Best Sleep Positions for Arthritis Sufferers

If you suffer from arthritis, you already know that sleeping in certain positions can make your symptoms even worse upon awakening. And while proper sleep positions are important for everyone, they're even more crucial for arthritis patients. That said, what are the best ways to settle down for your nightly slumber when you deal with discomfort on a daily basis?

According to Nathan Wei, MD, Director of The Arthritis and Osteoporosis Center of Maryland in Frederick, Maryland, the answer really depends on where your arthritis manifests itself.  Someone whose knees give him trouble may sleep in a different way from someone who has arthritis of the neck. Here are Dr. Wei's suggestions, based on where you experience the most pain:

Neck. Your first priority is to use some sort of neck-support pillow. It's shaped like an arch and offers more support than a traditional pillow. "Without this support, the muscles in the neck tend to become stressed," Dr. Wei says. "Oftentimes a traditional pillow won't be enough."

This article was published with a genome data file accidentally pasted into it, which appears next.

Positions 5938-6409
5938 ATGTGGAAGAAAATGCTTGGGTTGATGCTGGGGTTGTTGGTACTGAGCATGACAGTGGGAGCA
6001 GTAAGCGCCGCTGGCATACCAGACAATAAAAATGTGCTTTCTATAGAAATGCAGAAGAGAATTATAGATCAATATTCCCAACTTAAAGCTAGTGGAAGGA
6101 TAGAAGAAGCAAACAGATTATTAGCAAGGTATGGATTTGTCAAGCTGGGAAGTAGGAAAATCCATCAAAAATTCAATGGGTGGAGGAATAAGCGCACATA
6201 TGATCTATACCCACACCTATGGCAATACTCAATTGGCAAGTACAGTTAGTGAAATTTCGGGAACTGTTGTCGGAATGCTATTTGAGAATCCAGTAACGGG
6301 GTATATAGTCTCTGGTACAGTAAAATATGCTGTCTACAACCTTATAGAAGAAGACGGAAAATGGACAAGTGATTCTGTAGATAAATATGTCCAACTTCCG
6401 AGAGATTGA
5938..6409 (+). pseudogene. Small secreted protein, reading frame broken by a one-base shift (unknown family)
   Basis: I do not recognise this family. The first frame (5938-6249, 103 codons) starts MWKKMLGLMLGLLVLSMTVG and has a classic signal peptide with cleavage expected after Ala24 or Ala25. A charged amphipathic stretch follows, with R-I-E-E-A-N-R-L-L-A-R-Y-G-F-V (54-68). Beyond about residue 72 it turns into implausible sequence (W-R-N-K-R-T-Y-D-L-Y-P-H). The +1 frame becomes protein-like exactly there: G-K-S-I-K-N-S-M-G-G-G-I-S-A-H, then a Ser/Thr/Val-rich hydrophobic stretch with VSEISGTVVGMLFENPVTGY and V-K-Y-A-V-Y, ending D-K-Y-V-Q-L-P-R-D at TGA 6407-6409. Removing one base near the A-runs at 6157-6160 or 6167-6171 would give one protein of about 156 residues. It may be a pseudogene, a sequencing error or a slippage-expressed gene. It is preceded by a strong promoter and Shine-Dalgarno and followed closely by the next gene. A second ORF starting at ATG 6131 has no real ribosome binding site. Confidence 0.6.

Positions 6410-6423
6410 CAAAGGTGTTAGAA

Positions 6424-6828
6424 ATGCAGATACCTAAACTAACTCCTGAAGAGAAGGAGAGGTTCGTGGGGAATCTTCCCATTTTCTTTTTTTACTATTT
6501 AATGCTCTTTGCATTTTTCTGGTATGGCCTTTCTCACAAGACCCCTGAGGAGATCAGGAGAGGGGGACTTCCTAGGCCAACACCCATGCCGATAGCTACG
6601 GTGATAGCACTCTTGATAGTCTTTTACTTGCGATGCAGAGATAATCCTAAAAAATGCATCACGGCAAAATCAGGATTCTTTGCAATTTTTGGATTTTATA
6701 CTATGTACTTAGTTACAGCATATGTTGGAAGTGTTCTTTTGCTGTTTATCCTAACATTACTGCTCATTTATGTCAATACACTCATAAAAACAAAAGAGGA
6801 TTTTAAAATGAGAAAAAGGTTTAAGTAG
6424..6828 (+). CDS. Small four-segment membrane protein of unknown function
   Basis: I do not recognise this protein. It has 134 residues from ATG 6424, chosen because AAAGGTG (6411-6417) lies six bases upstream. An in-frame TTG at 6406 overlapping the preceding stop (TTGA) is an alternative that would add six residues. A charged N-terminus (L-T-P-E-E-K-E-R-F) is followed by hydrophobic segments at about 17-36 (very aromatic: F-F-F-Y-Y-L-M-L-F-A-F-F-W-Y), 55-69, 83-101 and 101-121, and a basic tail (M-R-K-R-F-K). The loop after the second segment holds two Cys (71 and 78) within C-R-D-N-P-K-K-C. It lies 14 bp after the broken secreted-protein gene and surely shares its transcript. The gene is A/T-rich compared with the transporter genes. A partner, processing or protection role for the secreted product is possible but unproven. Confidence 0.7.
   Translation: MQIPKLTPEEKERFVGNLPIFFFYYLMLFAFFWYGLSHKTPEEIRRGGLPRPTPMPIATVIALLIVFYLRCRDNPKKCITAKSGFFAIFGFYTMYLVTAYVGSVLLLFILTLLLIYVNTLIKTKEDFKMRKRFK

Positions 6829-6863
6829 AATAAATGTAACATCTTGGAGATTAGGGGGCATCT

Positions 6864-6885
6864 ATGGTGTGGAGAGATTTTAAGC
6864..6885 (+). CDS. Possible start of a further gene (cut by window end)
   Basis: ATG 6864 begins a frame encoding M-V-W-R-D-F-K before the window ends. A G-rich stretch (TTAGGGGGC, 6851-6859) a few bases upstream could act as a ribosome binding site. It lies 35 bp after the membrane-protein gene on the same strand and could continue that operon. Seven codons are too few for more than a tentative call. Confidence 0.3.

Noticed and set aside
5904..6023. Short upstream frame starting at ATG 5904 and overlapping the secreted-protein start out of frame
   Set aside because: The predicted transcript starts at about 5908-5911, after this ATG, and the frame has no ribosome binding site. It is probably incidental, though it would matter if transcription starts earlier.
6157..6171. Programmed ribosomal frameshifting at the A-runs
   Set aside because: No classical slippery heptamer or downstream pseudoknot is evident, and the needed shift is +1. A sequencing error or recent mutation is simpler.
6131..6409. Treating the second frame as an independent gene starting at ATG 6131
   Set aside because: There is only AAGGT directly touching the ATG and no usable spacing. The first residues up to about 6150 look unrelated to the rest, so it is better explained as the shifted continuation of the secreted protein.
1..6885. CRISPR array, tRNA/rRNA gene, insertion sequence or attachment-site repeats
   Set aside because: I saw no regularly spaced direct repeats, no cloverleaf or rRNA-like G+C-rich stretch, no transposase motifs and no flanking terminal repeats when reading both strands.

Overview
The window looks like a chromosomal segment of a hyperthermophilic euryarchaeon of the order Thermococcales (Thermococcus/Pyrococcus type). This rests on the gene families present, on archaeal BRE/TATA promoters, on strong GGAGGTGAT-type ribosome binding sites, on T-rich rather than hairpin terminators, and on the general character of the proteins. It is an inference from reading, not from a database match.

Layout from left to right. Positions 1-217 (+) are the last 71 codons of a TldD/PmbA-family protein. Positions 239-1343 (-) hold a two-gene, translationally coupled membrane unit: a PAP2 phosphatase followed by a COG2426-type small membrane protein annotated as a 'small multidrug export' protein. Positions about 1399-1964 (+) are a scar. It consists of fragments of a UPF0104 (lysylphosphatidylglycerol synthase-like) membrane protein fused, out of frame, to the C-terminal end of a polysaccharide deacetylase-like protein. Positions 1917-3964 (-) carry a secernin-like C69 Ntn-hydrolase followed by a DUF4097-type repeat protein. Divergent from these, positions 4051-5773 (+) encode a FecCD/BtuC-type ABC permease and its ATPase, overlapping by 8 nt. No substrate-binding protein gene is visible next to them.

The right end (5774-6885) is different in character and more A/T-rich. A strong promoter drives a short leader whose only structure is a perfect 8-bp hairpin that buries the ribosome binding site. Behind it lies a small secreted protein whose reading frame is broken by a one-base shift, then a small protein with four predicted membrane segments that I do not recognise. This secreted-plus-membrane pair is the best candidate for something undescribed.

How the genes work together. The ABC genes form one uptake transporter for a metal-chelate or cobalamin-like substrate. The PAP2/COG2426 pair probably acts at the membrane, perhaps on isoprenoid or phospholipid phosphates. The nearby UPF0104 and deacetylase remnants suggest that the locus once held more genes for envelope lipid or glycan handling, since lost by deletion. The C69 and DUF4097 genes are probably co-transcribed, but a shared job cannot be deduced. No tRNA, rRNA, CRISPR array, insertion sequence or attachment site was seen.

Back. Do you turn over and snooze away on your stomach? Bad move. People with arthritis in their backs often find that sleeping in this position makes their pain worse. "Your back has a slight arch," Dr. Wei explains. "[Stomach sleeping] puts a lot of pressure on those areas in the low back that have small nerve fibers." If you must turn over onto your front, minimize the arching your lower back will do by putting some support under your hips to lift them and bring your body back into proper alignment. A pillow will do the trick. A better bet, however, would be to sleep on your side (unless you also have tendinitis or bursitis of the hip, in which case this position may be painful) or your back.

Knees. "One temptation is to put a pillow under the knees, but that's a no-no," says Dr. Wei. The danger? Knees that are slightly bent will begin to stiffen into that curved position over time. "What I usually recommend is icing the knees for 10 to 20 minutes a few times a day to reduce inflammation." Quadricep exercises are also helpful for keeping knees supple and pain free at night.

Hands. Try arthritis compression gloves to reduce swelling and stiffness at night. Another bonus: They'll prevent you from clenching your fists in your sleep.

Other possibilities for your evening rest? Invest in a full-body pillow that you can clutch and mold to your frame, and try to get some shuteye in a recliner if using a bed causes too much discomfort.


Nathan Wei, MD

The Arthritis and Osteoporosis Center of Maryland